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NY Giants’ Eli Manning Faces the Patriots in the Super Bowl Again
INDIANAPOLIS—While it's easy to pick fun at the awkward youngest of the Manning family, Elisha Nelson Manning, there's much that can't be ignored, either.
While it's fun for all outside of NYC to do, it's not something Eli isn't used to. Growing up, the oldest of the three boys in the family—the head honcho— Peyton Manning, would pick on Eli, leaving Eli at the mercy of the protection of their middle brother, Cooper.
Until not too long ago, Eli was at the bottom of the Manning pecking order.
Coming into the league, no one saw a career like this for Manning. But, since that time, he has compiled over 27-thousand yards, for 129 touchdowns, two Pro Bowl selections, and two Super Bowl appearances in eight years.
It was then, it seemed, Eli had the whole country pulling for him to pull out that last drive to slay the villainous Tom Brady, Bill Belichick and the Patriots. He did so in historical fashion. A miracle catch, a miracle missed interception by, then Patriot cornerback, Asante Samuel, and a fade pattern to Plaxico Burress was all it took to get the job done.
After the hype died down; after David Tyree faded to black; after Plaxico shot himself in the leg, it was back to the same old, same old.
Eli Manning received minimal respect.
He was still only Peyton's little brother.
The next season, people like me, continued to get on Manning saying he was nothing but a fluke, despite his throwing for a, then, career best 4021 yards and 27 touchdowns. To me, still, he seemed too little-brotherish. He could be thrown around and discouraged easily.
In my personal opinion, he looked like that kid who had to run to the middle brother to be protected by his older brother again, and of course, that's not how it works in the NFL. A good blitz game could usually rattle little Elisha Nelson.
Some still look to the 2008 Super Bowl and argue the miracle catch by Tyree and dropped interception by Samuel could have closed this argument down back then—but, I say it's not that simple. You can say the same about Troy Aikman in Super Bowl XXX. In that 27-17 win, Aikman threw for 209 yards and had a QB rating of 108.
Aikman threw a 47 yard pass to Deion Sanders, a couple 20 yarders to both Michael Irvin and Jay Novacek, in a few drives that lead to two Emmitt Smith goal line touchdowns. But, most will say, if it weren't for Cowboys cornerback, Larry Brown, with his 2 interceptions in the 2nd half, there's a chance it couldn't have been what it is.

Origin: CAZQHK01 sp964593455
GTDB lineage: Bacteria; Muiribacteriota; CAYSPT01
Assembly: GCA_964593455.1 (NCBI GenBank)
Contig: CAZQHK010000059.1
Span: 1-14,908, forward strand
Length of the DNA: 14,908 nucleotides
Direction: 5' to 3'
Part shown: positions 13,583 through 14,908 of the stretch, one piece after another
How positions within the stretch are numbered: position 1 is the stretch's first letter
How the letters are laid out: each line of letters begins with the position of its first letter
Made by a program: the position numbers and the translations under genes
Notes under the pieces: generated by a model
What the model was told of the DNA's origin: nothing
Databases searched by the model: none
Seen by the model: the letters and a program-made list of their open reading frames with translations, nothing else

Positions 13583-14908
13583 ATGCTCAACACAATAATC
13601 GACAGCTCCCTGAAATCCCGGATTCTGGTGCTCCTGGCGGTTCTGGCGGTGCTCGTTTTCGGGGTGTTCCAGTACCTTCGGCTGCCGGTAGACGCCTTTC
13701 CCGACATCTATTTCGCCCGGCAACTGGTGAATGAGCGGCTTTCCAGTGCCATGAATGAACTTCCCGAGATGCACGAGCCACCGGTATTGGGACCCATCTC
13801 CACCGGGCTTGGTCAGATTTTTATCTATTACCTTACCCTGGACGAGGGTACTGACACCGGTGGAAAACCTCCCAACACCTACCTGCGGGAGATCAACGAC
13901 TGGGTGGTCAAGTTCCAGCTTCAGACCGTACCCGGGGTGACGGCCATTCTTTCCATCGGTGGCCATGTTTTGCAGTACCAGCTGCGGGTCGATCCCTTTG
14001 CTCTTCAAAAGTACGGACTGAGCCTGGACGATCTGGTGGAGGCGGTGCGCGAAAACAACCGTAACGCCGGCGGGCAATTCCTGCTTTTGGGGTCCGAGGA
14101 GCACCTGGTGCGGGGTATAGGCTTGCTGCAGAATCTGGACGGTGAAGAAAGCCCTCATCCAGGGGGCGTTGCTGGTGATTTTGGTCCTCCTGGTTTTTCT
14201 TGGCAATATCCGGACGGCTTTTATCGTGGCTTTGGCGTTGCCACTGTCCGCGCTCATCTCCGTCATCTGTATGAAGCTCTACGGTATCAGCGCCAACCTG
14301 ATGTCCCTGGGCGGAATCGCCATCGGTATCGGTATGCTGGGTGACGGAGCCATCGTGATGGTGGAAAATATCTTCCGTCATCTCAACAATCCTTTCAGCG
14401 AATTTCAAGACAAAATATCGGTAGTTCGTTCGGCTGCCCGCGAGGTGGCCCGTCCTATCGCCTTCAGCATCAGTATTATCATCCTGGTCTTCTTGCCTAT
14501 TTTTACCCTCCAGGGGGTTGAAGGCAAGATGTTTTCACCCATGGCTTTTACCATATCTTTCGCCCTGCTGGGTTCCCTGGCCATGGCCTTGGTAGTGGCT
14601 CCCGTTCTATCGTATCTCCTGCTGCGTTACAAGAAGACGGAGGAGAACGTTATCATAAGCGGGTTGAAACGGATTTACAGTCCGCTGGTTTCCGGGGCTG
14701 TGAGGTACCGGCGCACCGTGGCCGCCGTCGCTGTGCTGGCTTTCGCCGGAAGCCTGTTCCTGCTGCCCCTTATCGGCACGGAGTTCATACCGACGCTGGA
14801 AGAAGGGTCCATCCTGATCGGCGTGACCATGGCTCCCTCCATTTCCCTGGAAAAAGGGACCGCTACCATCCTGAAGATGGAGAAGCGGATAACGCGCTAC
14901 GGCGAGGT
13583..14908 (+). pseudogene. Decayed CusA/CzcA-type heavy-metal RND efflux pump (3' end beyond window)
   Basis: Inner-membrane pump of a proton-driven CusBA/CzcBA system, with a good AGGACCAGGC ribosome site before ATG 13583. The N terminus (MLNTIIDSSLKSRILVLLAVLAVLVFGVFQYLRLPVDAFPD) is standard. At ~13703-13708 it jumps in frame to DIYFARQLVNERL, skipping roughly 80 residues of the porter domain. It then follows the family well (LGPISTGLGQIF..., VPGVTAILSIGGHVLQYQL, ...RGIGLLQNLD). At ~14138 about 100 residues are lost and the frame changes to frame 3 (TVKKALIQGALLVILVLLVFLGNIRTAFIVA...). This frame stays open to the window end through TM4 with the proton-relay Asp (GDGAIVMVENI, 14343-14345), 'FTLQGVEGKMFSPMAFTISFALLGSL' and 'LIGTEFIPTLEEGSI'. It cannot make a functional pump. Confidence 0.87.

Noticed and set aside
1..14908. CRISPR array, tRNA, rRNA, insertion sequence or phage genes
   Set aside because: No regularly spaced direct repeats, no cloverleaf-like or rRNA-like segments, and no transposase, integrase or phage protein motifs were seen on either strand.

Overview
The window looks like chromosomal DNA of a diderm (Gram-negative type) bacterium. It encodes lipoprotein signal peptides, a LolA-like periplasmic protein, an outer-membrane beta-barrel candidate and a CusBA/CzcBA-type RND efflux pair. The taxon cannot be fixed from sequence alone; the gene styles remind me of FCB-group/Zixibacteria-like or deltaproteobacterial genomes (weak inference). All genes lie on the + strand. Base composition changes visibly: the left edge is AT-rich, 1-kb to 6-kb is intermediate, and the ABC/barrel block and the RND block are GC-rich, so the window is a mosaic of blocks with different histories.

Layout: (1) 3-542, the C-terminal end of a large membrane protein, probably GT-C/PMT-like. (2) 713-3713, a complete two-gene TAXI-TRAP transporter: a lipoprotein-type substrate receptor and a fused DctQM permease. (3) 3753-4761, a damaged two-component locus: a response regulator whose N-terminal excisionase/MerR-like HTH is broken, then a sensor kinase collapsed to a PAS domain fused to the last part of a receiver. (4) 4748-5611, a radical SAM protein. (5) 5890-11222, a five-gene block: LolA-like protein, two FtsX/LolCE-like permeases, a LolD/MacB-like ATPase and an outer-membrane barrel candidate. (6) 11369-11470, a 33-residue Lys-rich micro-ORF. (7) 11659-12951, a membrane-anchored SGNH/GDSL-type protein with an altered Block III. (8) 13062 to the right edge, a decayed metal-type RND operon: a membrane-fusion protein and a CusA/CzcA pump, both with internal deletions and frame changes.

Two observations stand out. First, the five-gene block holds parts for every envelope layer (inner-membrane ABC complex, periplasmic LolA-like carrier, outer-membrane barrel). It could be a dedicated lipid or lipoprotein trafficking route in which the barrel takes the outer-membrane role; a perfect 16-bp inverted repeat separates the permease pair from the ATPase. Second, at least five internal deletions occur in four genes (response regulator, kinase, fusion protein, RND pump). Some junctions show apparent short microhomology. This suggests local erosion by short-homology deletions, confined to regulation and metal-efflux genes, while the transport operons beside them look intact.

There's always that possibility. Those two Brown interceptions turned into 14 second half points for Dallas which proved to be the difference.
In Philadelphia, the argument is, "Donovan McNabb didn't have what it took to get it done." So, logically, if that's the belief, there's no way to turn around and discredit Eli's body of work.
This year, Manning is coming into this Super Bowl, facing the same team he did in 2008. The only difference is, he's playing a weaker defense than before. Despite the team's record, and struggle to get in the postseason, Eli himself, like the 2007-'08 season, is having a career year with almost 5000 yards passed, and 29 touchdowns.
On Sunday, I will still make "little brother" and "Elisha face" jokes because, one: it's fun to do and, two: he's a division-rival quarterback, and three: hey, he's a little brother—that's what they're here for. But, make no mistake, I will not discredit his body of work.
He has lead his team to another big game.
This game on Sunday is a game that will force naysayers to take another look at Eli Manning and reconsider.
Or decide, they're just going to hate. To each, his own.
Vincent Heck is a life-long resident of the Philadelphia area, and a featured 'Fan View' blogger on Yahoo! Sports. Follow him on Twitter: @HeckPhilly
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Source: Pro-Football-reference.com, JockBio, NFL.com
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